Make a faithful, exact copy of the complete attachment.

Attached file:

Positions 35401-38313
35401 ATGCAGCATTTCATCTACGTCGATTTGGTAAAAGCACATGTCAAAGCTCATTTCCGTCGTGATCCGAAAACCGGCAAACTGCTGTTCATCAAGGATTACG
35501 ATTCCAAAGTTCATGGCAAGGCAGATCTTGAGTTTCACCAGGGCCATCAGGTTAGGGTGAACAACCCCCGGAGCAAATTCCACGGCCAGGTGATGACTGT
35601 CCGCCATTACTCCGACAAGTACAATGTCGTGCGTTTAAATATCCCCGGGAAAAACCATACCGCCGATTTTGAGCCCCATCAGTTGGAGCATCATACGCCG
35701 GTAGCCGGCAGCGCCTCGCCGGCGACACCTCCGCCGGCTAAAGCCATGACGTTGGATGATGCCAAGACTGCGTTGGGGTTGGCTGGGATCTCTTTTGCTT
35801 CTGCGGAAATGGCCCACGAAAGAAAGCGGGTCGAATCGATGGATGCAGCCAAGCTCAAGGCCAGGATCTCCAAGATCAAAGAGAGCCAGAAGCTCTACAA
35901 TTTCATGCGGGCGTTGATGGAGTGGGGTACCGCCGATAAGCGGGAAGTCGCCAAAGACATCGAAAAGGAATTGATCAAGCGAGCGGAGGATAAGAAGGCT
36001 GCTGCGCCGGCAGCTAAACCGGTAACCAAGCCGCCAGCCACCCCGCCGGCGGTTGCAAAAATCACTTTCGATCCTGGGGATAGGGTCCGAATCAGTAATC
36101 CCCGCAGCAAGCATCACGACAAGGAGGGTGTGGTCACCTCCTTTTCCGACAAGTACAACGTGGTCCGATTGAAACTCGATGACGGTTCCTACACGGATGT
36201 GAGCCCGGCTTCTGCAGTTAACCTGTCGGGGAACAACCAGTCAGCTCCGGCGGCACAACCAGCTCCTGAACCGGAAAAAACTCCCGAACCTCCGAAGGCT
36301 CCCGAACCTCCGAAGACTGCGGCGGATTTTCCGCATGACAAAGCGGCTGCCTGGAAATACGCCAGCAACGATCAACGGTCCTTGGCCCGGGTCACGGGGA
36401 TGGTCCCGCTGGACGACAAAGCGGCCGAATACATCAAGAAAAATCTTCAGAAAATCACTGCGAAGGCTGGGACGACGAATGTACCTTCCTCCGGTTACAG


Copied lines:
Positions 35401-38313
35401 ATGCAGCATTTCATCTACGTCGATTTGGTAAAAGCACATGTCAAAGCTCATTTCCGTCGTGATCCGAAAACCGGCAAACTGCTGTTCATCAAGGATTACG
35501 ATTCCAAAGTTCATGGCAAGGCAGATCTTGAGTTTCACCAGGGCCATCAGGTTAGGGTGAACAACCCCCGGAGCAAATTCCACGGCCAGGTGATGACTGT
35601 CCGCCATTACTCCGACAAGTACAATGTCGTGCGTTTAAATATCCCCGGGAAAAACCATACCGCCGATTTTGAGCCCCATCAGTTGGAGCATCATACGCCG
35701 GTAGCCGGCAGCGCCTCGCCGGCGACACCTCCGCCGGCTAAAGCCATGACGTTGGATGATGCCAAGACTGCGTTGGGGTTGGCTGGGATCTCTTTTGCTT
35801 CTGCGGAAATGGCCCACGAAAGAAAGCGGGTCGAATCGATGGATGCAGCCAAGCTCAAGGCCAGGATCTCCAAGATCAAAGAGAGCCAGAAGCTCTACAA
35901 TTTCATGCGGGCGTTGATGGAGTGGGGTACCGCCGATAAGCGGGAAGTCGCCAAAGACATCGAAAAGGAATTGATCAAGCGAGCGGAGGATAAGAAGGCT
36001 GCTGCGCCGGCAGCTAAACCGGTAACCAAGCCGCCAGCCACCCCGCCGGCGGTTGCAAAAATCACTTTCGATCCTGGGGATAGGGTCCGAATCAGTAATC
36101 CCCGCAGCAAGCATCACGACAAGGAGGGTGTGGTCACCTCCTTTTCCGACAAGTACAACGTGGTCCGATTGAAACTCGATGACGGTTCCTACACGGATGT
36201 GAGCCCGGCTTCTGCAGTTAACCTGTCGGGGAACAACCAGTCAGCTCCGGCGGCACAACCAGCTCCTGAACCGGAAAAAACTCCCGAACCTCCGAAGGCT
36301 CCCGAACCTCCGAAGACTGCGGCGGATTTTCCGCATGACAAAGCGGCTGCCTGGAAATACGCCAGCAACGATCAACGGTCCTTGGCCCGGGTCACGGGGA
36401 TGGTCCCGCTGGACGACAAAGCGGCCGAATACATCAAGAAAAATCTTCAGAAAATCACTGCGAAGGCTGGGACGACGAATGTACCTTCCTCCGGTTACAG